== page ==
It takes a little unpacking to understand the impact of the 2010 Guidelines on the exercise of geographic market definition. While the 2010 Guidelines offer a variety of changes and clarifications about how to define a geographic market, they also mark a departure from the historic focus on first defining a market, and then assessing changes in concentration. The 2010 Guidelines emphasize that “merger analysis does not consist of uniform application of a single methodology.” At one level, nothing new is being said here. From the beginning, the DOJ, and then the FTC, make clear that government enforcement is not tied to the Guidelines in some wooden and mechanical manner. But at another level, the 2010 Guidelines represent a paradigm shift: The analytical center stage is now devoted to attempting to measure directly the economic consequences of horizontal mergers rather than inferring the consequences from implied changes in market structure.Footnote 27 To the extent that this was a protocol already being followed within the enforcement agencies, the protocol is now explicit and public.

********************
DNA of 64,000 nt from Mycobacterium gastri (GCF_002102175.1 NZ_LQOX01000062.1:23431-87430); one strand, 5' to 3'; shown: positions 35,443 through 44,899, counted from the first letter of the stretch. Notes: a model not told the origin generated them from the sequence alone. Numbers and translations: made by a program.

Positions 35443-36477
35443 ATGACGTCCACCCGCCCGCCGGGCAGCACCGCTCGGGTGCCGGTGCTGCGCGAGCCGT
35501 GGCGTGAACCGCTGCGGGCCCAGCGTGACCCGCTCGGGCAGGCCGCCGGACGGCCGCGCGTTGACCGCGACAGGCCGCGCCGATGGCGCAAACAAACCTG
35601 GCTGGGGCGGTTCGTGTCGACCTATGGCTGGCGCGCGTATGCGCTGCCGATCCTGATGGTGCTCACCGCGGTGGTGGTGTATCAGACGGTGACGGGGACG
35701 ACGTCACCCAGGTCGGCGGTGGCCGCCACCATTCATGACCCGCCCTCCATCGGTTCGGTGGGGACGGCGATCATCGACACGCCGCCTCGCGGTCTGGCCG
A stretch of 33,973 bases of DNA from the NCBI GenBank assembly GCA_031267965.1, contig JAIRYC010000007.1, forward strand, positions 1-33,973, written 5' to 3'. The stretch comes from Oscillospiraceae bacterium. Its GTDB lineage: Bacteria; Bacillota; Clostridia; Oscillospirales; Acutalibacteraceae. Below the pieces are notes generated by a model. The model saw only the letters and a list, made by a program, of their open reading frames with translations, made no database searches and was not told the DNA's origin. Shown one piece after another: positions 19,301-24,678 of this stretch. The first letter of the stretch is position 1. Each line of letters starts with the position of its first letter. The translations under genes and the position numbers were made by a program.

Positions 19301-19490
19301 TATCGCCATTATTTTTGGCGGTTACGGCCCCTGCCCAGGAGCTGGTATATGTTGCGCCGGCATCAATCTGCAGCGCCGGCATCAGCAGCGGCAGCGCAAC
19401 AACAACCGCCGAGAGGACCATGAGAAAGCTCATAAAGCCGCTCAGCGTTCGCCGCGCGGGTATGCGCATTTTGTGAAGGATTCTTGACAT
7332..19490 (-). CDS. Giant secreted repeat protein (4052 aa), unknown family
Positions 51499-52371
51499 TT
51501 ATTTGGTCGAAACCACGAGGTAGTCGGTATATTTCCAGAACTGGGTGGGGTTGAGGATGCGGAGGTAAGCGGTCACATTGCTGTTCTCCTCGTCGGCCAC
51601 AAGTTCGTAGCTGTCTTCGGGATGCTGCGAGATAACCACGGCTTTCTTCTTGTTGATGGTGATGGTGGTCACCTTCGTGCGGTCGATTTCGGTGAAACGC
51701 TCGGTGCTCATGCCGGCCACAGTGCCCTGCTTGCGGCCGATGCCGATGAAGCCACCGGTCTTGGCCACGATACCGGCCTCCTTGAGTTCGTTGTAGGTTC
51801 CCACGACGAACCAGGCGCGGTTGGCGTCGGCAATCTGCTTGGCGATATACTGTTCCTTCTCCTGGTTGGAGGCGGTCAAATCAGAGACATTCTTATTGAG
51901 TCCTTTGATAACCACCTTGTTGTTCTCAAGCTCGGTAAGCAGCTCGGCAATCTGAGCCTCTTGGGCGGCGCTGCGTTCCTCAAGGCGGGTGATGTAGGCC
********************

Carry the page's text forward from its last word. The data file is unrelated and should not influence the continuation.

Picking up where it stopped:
The 2010 Guidelines incorporate analytical tools that the Agencies will use to assess competitive effects, indicate an openness to more diverse forms of evidence, and remove the algorithmic description of the HMT. These changes move the Guidelines’ focus away from a one-size-fits-all analytic approach and towards an acknowledgement of the appropriateness of using a variety of methods to measure the price changes that consumers may face as a result of a merger. In this shift, both product and geographic market definition, previously considered the first steps of any merger analysis, are now viewed as secondary to an understanding of the competitive effects of a merger. Discussion of these competitive effects occupies the first section of the 2010 Guidelines, with market definition contingent upon the identified competitive effects. Indeed, the 2010 Guidelines state, “The Agencies’ analysis need not start with market definition. Some of the analytical tools used by the Agencies to assess competitive effects do not rely on or require market definition” (DOJ and FTC 2010, p. 7).Footnote 28